Money-for-votes plan lashed as ‘con’
Poll reforms disgraceful, says MP
A PLAN for political parties to be paid for getting votes was a “disgraceful con job” on the Tasmanian people, independent MP Kristie Johnston says.
The Liberal government has proposed reforms to electoral laws to ban foreign and anonymous donations, improve disclosure of donations and introduce public funding of elections.
But the member for Clark said the Bill was an outrageous raid on the public purse.
“What it proposes to do is to provide $6 for every vote that a candidate receives over and above 4 per cent of the vote,”
Ms Johnston said.
“What that would mean for particularly the Liberal government, as we saw for the last election, is that they would receive almost $900,000 worth of public funding just for the privilege of being elected to serve the community.
“That’s a disgrace, an absolute con job on the people of Tasmania and I’m very concerned that what we will see when this Bill is presented to parliament is a nod and a wink between the two major parties and a deal is stitched up where public funding goes into the coffers of party administration.”
She said the gift from the public purse would entrench the incumbent major parties at the expense of smaller parties and newcomers.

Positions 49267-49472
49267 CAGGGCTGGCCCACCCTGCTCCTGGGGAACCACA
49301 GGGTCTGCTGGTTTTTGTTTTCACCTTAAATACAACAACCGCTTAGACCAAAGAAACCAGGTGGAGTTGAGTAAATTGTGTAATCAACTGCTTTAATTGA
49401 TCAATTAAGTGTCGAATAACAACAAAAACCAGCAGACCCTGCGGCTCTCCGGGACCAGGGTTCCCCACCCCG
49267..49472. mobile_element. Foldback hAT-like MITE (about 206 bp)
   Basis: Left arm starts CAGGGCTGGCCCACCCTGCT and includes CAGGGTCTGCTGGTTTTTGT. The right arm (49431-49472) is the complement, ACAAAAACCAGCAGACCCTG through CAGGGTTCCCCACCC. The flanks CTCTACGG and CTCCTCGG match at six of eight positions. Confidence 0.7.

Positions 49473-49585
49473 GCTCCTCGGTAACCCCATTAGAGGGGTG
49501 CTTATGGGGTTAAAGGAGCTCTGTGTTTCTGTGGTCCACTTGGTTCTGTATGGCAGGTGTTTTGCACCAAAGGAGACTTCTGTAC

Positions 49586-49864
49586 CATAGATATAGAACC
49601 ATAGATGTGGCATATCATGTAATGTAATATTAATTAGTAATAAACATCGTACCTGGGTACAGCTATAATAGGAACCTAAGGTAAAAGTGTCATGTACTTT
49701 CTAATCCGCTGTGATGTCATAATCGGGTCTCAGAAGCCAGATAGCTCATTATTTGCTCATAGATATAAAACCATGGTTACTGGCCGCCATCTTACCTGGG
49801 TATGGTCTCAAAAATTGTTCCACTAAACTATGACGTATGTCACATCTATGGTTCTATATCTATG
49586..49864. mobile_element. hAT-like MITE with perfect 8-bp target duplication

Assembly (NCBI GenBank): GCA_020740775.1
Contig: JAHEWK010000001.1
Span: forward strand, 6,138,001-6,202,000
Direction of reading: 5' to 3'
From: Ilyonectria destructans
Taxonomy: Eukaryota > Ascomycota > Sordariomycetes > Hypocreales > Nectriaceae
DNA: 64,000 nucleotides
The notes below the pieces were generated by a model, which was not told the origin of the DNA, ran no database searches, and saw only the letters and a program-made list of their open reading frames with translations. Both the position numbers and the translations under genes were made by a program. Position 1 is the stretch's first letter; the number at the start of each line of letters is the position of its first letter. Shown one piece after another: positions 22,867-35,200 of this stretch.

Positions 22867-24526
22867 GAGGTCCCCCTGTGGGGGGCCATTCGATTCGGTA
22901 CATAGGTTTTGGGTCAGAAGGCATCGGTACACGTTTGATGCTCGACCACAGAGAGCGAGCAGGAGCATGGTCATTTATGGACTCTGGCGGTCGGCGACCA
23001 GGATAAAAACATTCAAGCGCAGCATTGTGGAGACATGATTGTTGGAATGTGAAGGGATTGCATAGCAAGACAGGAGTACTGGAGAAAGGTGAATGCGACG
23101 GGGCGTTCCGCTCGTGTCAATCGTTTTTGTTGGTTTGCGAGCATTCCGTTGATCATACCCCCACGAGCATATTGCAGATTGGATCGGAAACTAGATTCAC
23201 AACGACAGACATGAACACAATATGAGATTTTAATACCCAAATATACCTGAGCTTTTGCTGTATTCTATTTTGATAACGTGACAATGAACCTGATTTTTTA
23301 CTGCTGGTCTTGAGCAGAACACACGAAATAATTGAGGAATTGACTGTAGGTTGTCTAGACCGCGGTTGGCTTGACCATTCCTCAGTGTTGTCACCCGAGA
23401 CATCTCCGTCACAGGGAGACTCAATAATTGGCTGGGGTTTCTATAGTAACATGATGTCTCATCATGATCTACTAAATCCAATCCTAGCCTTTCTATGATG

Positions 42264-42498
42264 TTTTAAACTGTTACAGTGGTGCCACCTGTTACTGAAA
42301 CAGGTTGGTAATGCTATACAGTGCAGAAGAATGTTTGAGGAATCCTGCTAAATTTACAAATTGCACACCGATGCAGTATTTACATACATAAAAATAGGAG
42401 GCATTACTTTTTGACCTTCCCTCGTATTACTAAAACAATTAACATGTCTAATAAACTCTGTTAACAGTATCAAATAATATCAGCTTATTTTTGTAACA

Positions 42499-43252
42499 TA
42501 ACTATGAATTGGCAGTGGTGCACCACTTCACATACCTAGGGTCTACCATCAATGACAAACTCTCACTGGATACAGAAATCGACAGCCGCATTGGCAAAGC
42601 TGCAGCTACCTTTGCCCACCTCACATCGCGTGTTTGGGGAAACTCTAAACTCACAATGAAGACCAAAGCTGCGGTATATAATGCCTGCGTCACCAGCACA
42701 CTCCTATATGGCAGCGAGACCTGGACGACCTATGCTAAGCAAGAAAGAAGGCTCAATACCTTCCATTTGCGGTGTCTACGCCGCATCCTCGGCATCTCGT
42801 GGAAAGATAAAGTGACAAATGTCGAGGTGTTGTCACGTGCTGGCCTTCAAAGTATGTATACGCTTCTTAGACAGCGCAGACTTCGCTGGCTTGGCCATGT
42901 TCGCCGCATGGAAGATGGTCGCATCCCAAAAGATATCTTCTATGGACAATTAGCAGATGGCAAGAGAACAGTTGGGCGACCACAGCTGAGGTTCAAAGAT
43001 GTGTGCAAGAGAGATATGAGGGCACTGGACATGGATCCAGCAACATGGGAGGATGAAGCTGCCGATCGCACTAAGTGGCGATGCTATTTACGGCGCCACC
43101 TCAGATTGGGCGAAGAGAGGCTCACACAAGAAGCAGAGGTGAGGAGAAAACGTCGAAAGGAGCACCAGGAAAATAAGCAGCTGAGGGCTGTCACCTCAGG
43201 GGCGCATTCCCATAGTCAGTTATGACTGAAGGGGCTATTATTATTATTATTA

Interstate jurisdictions that have adopted public funding for elections have done so to avoid the corrupting influence on donations from special interest groups.
The Liberals faced heavy criticism for their reliance on cash from gambling interests in the 2108 poll, although reforms first promised by then premier Will Hodgman have been slow to materialise and Tasmania’s laws on electoral donations remain the weakest in the country.
Greens MP Rosalie Woodruff said her party supported the idea of public funding.
“We are the last state in Australia to introduce the ability for everyone to participate in democracy by providing a public payment or return to people who stand for election,” she said. “We strongly support the right of everyone who wants to represent their community in good faith to stand for parliament.
“We believe that unless there’s public funding for elections, and a cap on the amount that candidates can spend, (it) will never increase the diversity in parliament or get a fair playing field in elections.”
Submissions on the Electoral Disclosure and Funding Bill 2021 and Electoral Matters (Miscellaneous Amendments) Bill 2021 close at 5pm on Tuesday.